2012 in review: Alex Bubb, Nokia
Alex Bubb is head of partner management and marketing for games at Nokia, having previously worked at the likes of Sony Ericsson and T-Mobile.
Pocket Gamer: What do you think was the most significant event for the mobile games industry in 2012?
Alex Bubb: Undoubtedly the launch of Nokia Lumia 920 together with Windows Phone 8 launches - this really marks a healthy turning point in the mobile gaming platform landscape.
That aside, I would also say on an observational level that the launch of the mini tablet - Kindle Fire, Nexus 7, Galaxy Tab 7 - has also had a dramatic effect on the handheld market.
I can see this with my own children who have not touched their Nintendos in six months. I think this trend will accelerate and expect 6-10 year olds to be mini tablet core market for 2013.
What was the most significant event for your company?
Alongside the launch of the 920, it has to be the distribution agreements with key operators, such as China Mobile.
This is really a validation of Nokias co-operation with operators, and I think this will only help grow the ecosystem and deliver more opportunities for games publishers and developers in new markets for 2013.
What was your favourite mobile game of the year?
It would have to be Angry Birds Star Wars.
Great to see it launching concurrently across all platforms. Hats off to the marketing and licensing team at Rovio this really was an excellent launch execution and truly epic game!
What do you predict will be the most important trends in 2013?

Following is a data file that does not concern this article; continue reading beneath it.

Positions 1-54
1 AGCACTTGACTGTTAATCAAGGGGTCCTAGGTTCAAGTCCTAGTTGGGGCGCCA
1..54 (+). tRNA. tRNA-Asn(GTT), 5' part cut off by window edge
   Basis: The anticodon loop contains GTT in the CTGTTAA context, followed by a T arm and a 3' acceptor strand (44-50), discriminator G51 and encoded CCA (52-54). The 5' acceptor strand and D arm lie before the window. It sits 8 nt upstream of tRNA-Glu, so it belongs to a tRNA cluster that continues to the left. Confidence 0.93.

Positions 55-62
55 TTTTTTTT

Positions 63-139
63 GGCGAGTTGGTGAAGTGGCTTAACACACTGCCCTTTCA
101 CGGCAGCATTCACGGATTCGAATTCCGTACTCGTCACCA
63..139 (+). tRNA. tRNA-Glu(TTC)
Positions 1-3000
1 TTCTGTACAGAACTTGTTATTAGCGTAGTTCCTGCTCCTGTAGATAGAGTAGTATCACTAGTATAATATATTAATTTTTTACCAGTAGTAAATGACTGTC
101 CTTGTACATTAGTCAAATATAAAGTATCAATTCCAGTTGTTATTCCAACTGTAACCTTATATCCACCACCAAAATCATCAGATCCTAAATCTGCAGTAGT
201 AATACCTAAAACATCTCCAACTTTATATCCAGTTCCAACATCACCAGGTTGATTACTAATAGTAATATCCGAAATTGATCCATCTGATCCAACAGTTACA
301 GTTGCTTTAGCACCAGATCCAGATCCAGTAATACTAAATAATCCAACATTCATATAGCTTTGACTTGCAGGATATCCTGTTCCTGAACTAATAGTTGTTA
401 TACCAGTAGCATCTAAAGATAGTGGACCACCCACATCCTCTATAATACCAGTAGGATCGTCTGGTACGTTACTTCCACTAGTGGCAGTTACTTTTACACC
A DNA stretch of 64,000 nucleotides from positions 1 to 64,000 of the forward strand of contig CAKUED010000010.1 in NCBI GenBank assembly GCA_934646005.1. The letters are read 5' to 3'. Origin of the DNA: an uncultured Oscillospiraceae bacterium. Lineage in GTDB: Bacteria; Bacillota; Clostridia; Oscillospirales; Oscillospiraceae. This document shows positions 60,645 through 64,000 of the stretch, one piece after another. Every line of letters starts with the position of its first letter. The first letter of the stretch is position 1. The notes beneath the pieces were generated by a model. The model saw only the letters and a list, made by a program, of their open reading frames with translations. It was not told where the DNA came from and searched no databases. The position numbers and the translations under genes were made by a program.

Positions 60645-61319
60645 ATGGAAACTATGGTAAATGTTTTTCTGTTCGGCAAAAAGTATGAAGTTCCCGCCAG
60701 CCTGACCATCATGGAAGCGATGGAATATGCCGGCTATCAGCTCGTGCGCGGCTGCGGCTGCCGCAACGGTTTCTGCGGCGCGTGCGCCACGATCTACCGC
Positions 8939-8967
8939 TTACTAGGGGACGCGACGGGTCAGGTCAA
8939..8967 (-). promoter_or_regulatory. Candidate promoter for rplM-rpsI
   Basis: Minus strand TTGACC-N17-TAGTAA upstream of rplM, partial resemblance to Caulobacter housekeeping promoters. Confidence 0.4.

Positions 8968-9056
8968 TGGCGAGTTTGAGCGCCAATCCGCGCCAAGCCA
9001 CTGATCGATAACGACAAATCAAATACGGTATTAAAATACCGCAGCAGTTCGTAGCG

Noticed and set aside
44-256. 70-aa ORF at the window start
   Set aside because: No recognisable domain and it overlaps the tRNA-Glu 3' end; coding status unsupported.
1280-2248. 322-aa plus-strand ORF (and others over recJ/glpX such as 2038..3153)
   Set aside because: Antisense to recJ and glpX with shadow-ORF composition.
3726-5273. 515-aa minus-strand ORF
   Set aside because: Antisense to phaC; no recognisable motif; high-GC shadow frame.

As well as the adoption of Windows 8 and Windows Phone, I also see a trend towards smartphone experiences on extremely low tier of price points and, in particular, the emerging markets.
There is a tremendous opportunity for the industry, but also significant challenges.
The work done with mobile operators say 3-4 years ago in terms of billing enablers will come back into focus in this important volume low-end sector.
What's your New Year's resolution and what resolution would you enforce on the industry?
To keep having fun and ensuring Nokia can deliver great opportunities for its partners.
My resolution is for the industry would be to publish a self-regulatory code of conduct for in-app purchases. There is no doubt that freemium model is a welcome addition to the monetisation opportunities for games.
However, I also believe there is a strong risk that it could become the next "ringtone scandal" if not effectively managed. This is often talked about, but to date I have not seen such an industry recognised code of conduct.
Implementing such a project would be substantially beneficial for the industry.
Thanks to Alex for his time.
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